The Classics Civilization minor allows students to study the ancient civilizations of Greece and Rome, including their history, philosophy, religion, archeology, and art history. In addition to comparative genre courses and film courses, Classics Civilization studies also include reception theory, Western traditions, and the vast influence of Greek and Roman myths, literature, and culture on modern literature and theory. The curriculum is flexible and offers students many subjects to choose from: explore the art and architecture of ancient Rome and Greece, study the roots of English vocabulary, or examine ancient Greek philosophy.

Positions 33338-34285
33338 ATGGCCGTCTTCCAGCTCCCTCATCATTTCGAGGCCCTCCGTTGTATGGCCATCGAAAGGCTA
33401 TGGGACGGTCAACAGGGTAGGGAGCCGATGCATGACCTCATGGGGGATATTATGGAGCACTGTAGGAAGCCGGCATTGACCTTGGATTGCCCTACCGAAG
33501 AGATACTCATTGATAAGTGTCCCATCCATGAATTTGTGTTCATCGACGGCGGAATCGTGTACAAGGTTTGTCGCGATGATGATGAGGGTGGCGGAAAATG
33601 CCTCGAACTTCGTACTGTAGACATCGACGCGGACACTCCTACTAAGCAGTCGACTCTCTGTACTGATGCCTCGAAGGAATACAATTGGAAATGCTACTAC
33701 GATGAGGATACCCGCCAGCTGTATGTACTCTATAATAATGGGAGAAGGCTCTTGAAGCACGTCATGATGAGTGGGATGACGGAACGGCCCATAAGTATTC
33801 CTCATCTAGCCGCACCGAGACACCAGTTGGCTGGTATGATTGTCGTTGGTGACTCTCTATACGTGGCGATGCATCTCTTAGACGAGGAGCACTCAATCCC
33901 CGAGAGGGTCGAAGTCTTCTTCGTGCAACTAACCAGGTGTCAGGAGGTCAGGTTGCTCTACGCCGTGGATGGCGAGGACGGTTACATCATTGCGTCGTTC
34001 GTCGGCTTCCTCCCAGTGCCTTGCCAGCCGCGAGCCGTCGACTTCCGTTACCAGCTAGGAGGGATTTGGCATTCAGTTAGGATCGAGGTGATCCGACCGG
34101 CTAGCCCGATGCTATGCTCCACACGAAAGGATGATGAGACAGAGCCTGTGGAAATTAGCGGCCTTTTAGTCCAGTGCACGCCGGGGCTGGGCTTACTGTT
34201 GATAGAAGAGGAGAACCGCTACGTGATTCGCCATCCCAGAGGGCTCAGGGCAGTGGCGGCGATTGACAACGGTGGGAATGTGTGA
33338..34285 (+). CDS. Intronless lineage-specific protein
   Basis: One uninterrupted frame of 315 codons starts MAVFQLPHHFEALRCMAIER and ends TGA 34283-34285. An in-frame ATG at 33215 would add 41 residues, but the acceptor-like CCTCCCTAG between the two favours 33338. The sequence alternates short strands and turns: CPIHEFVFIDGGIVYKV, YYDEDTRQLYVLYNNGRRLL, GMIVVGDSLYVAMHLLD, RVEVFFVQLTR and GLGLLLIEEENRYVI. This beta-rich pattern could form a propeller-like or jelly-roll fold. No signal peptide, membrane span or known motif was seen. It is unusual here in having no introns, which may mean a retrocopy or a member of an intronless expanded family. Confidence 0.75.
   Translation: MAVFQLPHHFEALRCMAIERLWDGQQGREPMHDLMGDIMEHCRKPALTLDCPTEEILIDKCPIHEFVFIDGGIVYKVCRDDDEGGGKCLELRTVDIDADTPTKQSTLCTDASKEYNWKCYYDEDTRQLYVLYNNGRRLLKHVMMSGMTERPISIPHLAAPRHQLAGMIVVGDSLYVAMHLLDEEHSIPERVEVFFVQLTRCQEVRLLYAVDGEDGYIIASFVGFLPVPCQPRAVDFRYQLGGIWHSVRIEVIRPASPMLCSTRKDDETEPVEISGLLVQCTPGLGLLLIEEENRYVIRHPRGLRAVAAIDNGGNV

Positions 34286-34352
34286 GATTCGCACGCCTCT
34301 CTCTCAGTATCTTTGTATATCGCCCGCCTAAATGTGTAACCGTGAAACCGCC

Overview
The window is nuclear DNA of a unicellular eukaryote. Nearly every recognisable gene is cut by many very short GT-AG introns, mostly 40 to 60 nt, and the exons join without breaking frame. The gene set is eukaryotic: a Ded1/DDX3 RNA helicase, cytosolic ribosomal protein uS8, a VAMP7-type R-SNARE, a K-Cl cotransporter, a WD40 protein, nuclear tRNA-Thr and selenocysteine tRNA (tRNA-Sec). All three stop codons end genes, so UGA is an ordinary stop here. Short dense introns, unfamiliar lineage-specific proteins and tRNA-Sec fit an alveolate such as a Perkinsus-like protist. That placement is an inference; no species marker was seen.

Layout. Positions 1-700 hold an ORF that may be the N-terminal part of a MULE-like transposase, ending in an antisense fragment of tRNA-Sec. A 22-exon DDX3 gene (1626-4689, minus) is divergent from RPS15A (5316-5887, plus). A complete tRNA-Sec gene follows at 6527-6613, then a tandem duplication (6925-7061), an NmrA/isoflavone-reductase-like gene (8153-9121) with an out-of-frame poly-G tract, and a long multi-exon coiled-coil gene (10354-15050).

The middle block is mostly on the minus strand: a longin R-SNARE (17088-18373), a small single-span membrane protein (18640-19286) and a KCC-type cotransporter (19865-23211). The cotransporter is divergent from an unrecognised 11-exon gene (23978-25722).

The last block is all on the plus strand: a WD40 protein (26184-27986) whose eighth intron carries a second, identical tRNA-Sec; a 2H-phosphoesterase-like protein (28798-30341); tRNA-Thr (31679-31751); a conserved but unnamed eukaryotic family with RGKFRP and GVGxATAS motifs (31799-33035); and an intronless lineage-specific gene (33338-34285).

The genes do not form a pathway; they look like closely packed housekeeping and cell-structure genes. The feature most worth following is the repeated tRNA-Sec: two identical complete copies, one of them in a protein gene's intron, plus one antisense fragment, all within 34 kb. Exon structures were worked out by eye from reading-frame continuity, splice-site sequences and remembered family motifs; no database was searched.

Academic and Career Opportunities
To enrich your academic experience, consider joining Eta Sigma Phi, an honor society for students of Latin or Greek, or participating in the Student Advisory Committee for the Department of World Languages and Cultures. Upon graduation, possible career opportunities include teaching, administration, and foreign service; with additional education, jobs as a librarian, curator, or lawyer are also possible.